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Labor promises $25 million on design and scoping work for the second stage of light rail

Labor will spend $25 million on design and scoping work for the second stage of its light rail project if it wins government on Saturday.

The Liberals, meanwhile, have pledged to "end the neglect" of Oaks Estate following a campaign from local residents, promising to act on the township's heritage status, road safety, public housing, and bus services.

Labor has already promised to sign contracts for building the second stage, which is to travel over Commonwealth Avenue bridge to Woden, traversing 11 km. It has suggested the new route will cost about the same as the first 12 km line from Gungahlin to the city, which is costed at $710 million, but so far has not done detailed studies or costings.

Transport Minister Meegan Fitzharris said work would start immediately if Labor was returned. The design and scoping work would get the project to procurement stage. It will determine the stage two route alignment, develop the funding and financing model for the project, and determine the best procurement approach, she said.

​Almost 210,000 Canberrans would live, work or study within 1 km of the Woden light rail corridor by 2041, she said. 

"Planning for this growth will be vital to reducing congestion on our roads and providing commuters with a quick, practical and efficient alternative to driving their cars ... Light rail has been talked about for 100 years, and it's now or never. It has to start somewhere."

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Labor is also promising a free two-month trial for everyone on its new rapid bus routes introduced midway through next year. The new "green rapid" would travel from Woden to the city via Manuka and Barton. The "black rapid" would travel from Belconnen to Gungahlin.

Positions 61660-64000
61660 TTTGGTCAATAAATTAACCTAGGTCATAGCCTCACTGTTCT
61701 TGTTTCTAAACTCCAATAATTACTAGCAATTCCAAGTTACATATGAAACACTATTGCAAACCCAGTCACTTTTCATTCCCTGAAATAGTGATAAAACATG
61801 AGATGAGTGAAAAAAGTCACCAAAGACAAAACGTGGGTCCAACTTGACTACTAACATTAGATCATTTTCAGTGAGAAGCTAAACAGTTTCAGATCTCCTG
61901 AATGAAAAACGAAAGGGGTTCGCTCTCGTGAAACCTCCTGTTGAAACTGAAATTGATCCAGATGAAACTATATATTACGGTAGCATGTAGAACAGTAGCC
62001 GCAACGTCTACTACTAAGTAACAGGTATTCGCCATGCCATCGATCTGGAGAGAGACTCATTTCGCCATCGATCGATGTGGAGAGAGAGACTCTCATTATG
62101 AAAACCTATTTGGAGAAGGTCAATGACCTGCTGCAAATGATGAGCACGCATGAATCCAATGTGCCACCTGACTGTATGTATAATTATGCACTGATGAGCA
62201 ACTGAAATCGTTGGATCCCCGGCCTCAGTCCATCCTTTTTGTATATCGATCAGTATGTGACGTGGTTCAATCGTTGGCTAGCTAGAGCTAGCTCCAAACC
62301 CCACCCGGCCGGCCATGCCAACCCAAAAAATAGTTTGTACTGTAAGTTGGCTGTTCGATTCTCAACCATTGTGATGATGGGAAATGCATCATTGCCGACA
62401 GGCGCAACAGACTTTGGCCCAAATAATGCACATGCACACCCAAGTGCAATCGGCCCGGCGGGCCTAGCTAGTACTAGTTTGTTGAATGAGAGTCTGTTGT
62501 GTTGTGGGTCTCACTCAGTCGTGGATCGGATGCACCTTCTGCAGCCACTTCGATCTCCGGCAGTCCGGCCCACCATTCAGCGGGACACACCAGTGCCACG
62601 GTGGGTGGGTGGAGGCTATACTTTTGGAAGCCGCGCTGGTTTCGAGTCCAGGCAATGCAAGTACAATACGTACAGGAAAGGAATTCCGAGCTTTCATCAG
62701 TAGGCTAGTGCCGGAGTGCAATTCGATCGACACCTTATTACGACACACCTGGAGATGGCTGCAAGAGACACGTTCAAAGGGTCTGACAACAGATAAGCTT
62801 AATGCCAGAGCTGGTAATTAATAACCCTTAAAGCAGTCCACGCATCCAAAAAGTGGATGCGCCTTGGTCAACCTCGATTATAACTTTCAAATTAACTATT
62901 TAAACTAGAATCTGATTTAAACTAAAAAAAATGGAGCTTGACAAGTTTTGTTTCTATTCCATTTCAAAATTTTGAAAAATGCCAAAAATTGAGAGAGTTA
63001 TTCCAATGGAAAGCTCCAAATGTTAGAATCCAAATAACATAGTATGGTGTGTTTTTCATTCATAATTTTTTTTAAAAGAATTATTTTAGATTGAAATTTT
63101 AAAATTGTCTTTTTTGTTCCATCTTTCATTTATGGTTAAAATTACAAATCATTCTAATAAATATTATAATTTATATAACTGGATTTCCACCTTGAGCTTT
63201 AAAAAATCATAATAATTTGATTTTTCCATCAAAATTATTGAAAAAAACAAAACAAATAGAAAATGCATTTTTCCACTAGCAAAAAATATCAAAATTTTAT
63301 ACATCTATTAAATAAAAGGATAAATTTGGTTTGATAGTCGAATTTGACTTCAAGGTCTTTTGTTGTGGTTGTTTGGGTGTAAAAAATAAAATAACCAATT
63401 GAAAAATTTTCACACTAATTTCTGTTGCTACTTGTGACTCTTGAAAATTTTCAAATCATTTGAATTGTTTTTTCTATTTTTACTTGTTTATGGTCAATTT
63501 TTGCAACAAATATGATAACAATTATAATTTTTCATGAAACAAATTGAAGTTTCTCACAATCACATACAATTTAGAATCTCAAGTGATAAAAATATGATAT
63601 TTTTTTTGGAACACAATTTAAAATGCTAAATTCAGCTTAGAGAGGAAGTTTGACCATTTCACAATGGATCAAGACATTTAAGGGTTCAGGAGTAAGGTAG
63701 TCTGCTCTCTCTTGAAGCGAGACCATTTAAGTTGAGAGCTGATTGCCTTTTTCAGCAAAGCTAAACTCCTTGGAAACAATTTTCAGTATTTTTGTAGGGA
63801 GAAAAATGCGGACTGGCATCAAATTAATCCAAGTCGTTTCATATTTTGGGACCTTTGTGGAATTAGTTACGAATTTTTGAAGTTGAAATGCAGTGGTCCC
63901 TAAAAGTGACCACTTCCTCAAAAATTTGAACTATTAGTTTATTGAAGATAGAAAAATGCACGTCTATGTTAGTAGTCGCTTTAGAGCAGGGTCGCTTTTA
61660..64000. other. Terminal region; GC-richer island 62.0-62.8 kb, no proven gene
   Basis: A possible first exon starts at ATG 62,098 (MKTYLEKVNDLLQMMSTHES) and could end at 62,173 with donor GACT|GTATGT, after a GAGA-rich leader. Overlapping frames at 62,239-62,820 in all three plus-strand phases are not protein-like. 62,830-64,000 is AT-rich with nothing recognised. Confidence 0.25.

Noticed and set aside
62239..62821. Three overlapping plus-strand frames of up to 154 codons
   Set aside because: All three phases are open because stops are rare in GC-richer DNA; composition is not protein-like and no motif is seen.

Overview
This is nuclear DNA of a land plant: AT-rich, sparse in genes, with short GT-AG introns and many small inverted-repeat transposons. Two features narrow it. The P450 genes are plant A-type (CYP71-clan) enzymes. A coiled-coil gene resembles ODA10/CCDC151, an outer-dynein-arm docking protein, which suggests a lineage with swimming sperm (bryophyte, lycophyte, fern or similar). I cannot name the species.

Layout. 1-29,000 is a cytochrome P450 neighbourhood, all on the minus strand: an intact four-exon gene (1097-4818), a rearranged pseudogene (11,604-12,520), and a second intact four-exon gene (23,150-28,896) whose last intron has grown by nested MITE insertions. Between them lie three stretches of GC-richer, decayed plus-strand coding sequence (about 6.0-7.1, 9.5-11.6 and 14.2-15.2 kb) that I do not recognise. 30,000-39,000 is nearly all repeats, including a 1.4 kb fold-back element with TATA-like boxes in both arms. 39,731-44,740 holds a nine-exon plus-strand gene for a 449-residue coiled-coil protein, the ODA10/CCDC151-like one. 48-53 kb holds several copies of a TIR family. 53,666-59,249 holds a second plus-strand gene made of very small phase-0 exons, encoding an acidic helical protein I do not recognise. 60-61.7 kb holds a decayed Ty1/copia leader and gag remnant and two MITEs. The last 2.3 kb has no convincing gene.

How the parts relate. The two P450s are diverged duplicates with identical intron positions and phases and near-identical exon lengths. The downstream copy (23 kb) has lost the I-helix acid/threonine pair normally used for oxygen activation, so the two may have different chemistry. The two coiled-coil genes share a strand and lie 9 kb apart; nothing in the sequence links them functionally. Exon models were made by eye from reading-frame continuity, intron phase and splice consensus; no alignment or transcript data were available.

Labor has already promised a 12-month trial of free bus travel for  concession card and seniors card holders between 10am and 4pm on weekdays. 

While debate has continued about the extent to which light rail was forced on Labor by its parliamentary agreement with the Greens, Ms Fitzharris said Labor had promised before the 2012 election to  "plan, finance and develop the first stage of a light rail network" with "construction estimated to commence in 2016". It was now delivering on that promise.

The light rail project is the central point of difference between Labor and Liberal this election. Both parties are now offering substantial changes to the bus service, with a swag of new routes and rapid services.

The Liberals are also promising a new lane on both sides of Northbourne Avenue dedicated to buses and a bike path down the middle of the avenue. The Liberals say they will carve five metres out of the centre strip of Northbourne Avenue, reducing it from 27 metres to 22 metres wide. Taking in the 1 metre wide bike lanes already on the edge of Northbourne, that would create 3.5 metres each side for the new bus lane.

Ms Fitzharris characterised the Liberals plan as "concreting the whole of Northbourne Avenue and turning it into an eight-lane highway with massive bus bays that will replace footpaths".

The Liberals will on Tuesday announce a package for Oaks Estate, a suburb on the edge of the NSW border, following a campaign by the Oaks Estate Progress Association.

The Liberals said they would work with heritage experts and residents to finalise the heritage protection for homes in the area - something sorely needed for residents - by introducing a grading system for heritage assessments.

The grading system would "provide greater clarity on the future treatment of properties at different levels of assessment" and would prioritise Oaks Estate, Liberal MLA Steve Doszpot said.

Mr Doszpot said the Liberals would also pay for new speed bumps and crossings in Oaks Estate from within existing road maintenance funding, in an attempt to curb hoon behaviour, and prioritise maintenance and facade works for neglected public housing units in the area. 

The party would also urgently seek to "find a way to link Oaks Estate to the Action Bus Network".